I found these two quotes in your response interesting.  First, I said Dodd was bought off as were “a lot of other pols from both sides of the aisle.”  In case it wasn’t clear, “both sides of the aisle” means Repubs and Dems.  You said “everyone in Congress is bought and paid for.”  You called my post partisan rhetoric and yet it seems we agree.

But you felt the need to call out Dodd.  I’d feel better if you’d drop the partisan jabs and stick with something everyone can agree with, i.e. everyone in Congress is bought and paid for.

Second, you claimed the Dems are 1000% better than the Repubs and yet you also state everyone in Congress “is bought and paid for by one special interest or another”  That doesn’t sound 1000% better to me, in fact it sounds about the same. 

The same?  Not even close.  We don’t torture, NOW.  We are investing in the middle class instead of sticking them with the bill for the tax cuts for the rich.  We are ending our involvement with that sham war in Iraq and reinvesting in ending Al-Qaeda and the Taliban in Afghanistan (although it was made a bunch harder thanks to W).  Obama signed in the Lilly Ledbetter legislation and extended health benefits for children.  Obama and the Dems are LEAPS AND BOUNDS better than Bush and the repubs.  1000%!!

You cite Big Pharma as one of the “wealthiest, most corrupt” special interests.  How does that affect your opinion of Obama when he makes a secret back room deal with that special interest?

I already addressed this.  As I said, big Pharma should pay, but it is better to have them as an ally due to the ridiculous effort by the repubs.

Does it bother you that there is no tort reform in any plan submitted so far?  The reason for that is the trial lawyers are one of the Dems’ biggest donors on both the state and fed level.  Is it a problem that the Dems and Obama are in bed with trial lawyers and Big Pharma as opposed to the insurance lobby?  What’s the difference,?  Aren’t all of them are supporting a policy that will make them money? 

Does it bother you that Repubs had the majority for 6 years and never did anything with torte reform or insurance or really anything of substance? 

I know there are dems that are against torte reform.  It would be awesome if they would get this monkey off of their back.  More than the repubs have ever done.  Obama referred specifically to doing this, but you need to be careful with the wording in the legislation.  If a doctor, hospital, drug company ruins a person’s life and livelihood, they have to be able to sue.  And to answer your last question, everybody is trying to get money, that is the BIG problem with capitalism.  That is another topic, though.

As for Obama, he did cut a deal with Big Pharma on his healthcare plan.  In exchange for very favorable terms, Big Pharma is running a $150 million ad campaign for the plan.  Bush struck a similar deal with Big Pharma back in 2002 for medicare drugs for patients 65 and older.  There is a similarity there whether you like it or not.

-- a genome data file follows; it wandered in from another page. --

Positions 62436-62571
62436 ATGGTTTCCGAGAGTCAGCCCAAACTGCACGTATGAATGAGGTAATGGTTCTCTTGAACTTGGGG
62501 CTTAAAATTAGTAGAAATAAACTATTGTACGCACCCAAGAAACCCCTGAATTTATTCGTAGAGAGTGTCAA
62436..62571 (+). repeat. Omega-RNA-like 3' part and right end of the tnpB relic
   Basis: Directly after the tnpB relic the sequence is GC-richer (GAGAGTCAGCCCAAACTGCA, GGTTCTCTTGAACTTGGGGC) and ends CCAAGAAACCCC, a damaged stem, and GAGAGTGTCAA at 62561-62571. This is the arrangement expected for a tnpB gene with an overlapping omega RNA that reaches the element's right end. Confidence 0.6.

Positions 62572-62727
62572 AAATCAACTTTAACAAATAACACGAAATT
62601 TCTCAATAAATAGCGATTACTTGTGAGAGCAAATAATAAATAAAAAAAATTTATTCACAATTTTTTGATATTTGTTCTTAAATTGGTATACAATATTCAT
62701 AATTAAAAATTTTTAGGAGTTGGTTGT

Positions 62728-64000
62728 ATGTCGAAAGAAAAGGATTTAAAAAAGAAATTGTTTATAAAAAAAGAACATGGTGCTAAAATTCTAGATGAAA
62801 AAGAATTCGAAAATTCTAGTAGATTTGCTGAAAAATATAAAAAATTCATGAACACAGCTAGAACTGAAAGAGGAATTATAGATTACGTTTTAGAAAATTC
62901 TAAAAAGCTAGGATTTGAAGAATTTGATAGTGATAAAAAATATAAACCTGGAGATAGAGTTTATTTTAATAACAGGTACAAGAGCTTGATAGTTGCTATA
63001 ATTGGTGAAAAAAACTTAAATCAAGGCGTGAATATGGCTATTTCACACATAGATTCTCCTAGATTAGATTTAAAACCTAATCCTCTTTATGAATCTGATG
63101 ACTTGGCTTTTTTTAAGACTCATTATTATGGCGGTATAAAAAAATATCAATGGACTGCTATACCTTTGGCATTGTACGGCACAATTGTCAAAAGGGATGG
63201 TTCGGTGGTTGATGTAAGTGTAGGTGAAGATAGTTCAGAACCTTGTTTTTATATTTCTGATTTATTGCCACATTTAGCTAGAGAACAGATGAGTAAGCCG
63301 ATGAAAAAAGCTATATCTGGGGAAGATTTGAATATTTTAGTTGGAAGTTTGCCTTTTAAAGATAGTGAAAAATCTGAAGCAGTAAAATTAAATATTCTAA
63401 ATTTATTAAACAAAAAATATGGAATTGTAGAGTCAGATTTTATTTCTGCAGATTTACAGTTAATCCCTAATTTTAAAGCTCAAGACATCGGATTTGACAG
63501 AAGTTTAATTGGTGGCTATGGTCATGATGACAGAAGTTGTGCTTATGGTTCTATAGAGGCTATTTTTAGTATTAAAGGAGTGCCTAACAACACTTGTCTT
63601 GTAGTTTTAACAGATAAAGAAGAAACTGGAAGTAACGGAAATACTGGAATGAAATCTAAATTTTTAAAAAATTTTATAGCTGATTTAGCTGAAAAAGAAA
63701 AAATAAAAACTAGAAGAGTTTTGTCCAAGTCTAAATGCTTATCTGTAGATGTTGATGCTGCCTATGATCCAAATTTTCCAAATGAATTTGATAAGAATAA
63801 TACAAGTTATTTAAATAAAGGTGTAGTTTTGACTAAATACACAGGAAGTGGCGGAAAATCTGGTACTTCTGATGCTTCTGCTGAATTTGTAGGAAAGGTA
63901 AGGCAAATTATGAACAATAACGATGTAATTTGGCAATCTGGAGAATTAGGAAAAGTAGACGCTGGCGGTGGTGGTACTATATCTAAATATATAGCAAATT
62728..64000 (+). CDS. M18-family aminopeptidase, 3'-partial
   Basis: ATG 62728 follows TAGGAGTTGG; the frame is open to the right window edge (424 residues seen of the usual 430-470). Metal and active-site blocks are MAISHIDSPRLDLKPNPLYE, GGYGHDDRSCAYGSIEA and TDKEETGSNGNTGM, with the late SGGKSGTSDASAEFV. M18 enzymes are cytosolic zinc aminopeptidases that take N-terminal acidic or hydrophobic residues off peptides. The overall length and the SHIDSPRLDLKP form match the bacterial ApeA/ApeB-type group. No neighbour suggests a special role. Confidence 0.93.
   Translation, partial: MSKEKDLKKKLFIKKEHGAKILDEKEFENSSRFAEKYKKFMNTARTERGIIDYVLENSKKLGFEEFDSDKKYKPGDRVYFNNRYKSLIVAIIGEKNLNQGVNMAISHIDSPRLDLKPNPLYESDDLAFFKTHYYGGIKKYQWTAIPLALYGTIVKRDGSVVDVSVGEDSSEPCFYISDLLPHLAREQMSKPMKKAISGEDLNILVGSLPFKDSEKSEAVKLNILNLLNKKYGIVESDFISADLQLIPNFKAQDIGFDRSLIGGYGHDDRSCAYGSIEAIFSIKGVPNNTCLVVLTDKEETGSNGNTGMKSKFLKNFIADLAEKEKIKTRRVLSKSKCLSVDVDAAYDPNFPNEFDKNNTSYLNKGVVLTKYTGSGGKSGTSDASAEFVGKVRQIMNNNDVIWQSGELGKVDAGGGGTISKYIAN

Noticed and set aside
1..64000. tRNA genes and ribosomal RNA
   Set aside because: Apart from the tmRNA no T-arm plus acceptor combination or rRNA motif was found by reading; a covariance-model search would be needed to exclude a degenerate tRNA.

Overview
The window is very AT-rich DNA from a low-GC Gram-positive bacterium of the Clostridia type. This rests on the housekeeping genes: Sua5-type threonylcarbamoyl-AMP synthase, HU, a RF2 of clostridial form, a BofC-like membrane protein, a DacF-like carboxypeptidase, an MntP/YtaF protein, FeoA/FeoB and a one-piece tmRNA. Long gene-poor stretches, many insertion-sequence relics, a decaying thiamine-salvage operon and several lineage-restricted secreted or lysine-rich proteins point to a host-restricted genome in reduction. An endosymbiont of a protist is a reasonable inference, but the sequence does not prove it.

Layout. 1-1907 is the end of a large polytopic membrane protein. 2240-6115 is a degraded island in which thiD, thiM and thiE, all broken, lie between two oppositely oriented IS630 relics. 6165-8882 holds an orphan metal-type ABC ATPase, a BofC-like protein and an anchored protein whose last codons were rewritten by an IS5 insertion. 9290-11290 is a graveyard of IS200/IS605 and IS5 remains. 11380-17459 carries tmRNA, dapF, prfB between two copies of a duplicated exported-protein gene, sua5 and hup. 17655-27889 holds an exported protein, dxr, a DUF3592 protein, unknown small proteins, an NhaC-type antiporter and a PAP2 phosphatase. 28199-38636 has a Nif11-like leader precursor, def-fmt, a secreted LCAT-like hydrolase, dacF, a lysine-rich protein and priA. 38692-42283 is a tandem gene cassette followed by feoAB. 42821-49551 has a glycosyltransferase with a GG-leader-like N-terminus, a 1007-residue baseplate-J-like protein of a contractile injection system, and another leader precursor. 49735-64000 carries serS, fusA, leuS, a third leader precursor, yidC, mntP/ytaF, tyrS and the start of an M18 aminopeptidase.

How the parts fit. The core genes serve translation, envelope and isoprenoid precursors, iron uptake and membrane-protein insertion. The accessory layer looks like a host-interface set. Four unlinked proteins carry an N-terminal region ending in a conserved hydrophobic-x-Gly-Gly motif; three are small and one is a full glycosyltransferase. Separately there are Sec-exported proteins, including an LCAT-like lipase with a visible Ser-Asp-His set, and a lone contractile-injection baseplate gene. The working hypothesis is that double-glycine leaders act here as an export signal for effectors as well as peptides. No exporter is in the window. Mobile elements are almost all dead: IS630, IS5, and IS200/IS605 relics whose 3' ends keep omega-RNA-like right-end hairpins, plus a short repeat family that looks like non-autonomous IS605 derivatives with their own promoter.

What is funny is that, not only have I already addressed this, Obama touts this as a big difference between W and his administration.  W did a favor for big Pharma and asked nothing in return.  Politics as usual.  Obama is giving them a deal in order to get their support.  It is sticking with the devil you know.  It isn’t perfect, as I mentioned, but at least it is progress.  I’m not so stupid or naive to believe that Obama can fix everything.  It isn’t going to be pretty for a long while. 

Still 1000% better than W!!!

Profile
 
 
Posted: 25 October 2009 04:40 PM   [ Ignore ]   [ # 29 ]
Sr. Member
Avatar
RankRankRankRankRankRankRankRankRankRank
Total Posts:  3349
Joined  2007-11-21

Chris Crawford and “fotobits” trampled history with their version of events in posts 21 and 22 in this thread.

You’re right, Chris. Clinton did leave office with a small budget surplus, then the Republicans won the White House and majorities in both houses of Congress.

The Republicans won majorities in both houses of Congress in 1994, the midterm elections after Bill Clinton took office.
http://en.wikipedia.org/wiki/United_States_Senate_elections,_1994
http://en.wikipedia.org/wiki/United_States_House_of_Representatives_elections,_1994

This is important because it is easy to give President Clinton too much of the credit for budget restraint.  Clinton certainly deserves partial credit because his economic policies were truly centrist.  He campaigned on Welfare reform, for example, and signed a Welfare bill that dismayed many Democrats.  Clinton did, however, do quite a bit to advance the subprime mortgage industry by forcing banks to allocate capital specifically for that purpose.

It is oversimplification to the point of dishonesty to blame one party or the other for either the present economy or the banking fiasco.  I grant that any such dishonesty is not necessarily of the immoral type.  Simply not knowing any better might serve as an adequate excuse.  But those who do not know any better should watch their tongues.

This gave them the ability to implement their plans to invade Iraq(1), and the 9/11 attacks gave them an excuse and the needed support of the American Public.

And, lest we forget, regime change in Iraq was set as U.S. policy during the Clinton years (the fault of the GOP-controlled Congress, perhaps?).

President Obama’s idea of giving Social Security bonus checks to Social Security recipients to make up for the lack of a benefit increase justified by inflation makes for a perfect illustration of the fiscal responsibility of Democrats.  Even the liberal rag in my town condemned that one, calling it a “bribe.”

Bottom line:  You’re not going to get centrist economic policies out of President Obama under unified government (that is, the executive branch and both houses of Congress controlled by one party).  The DNC is too far left for that to happen.

Profile
 
 
   
2 of 2
2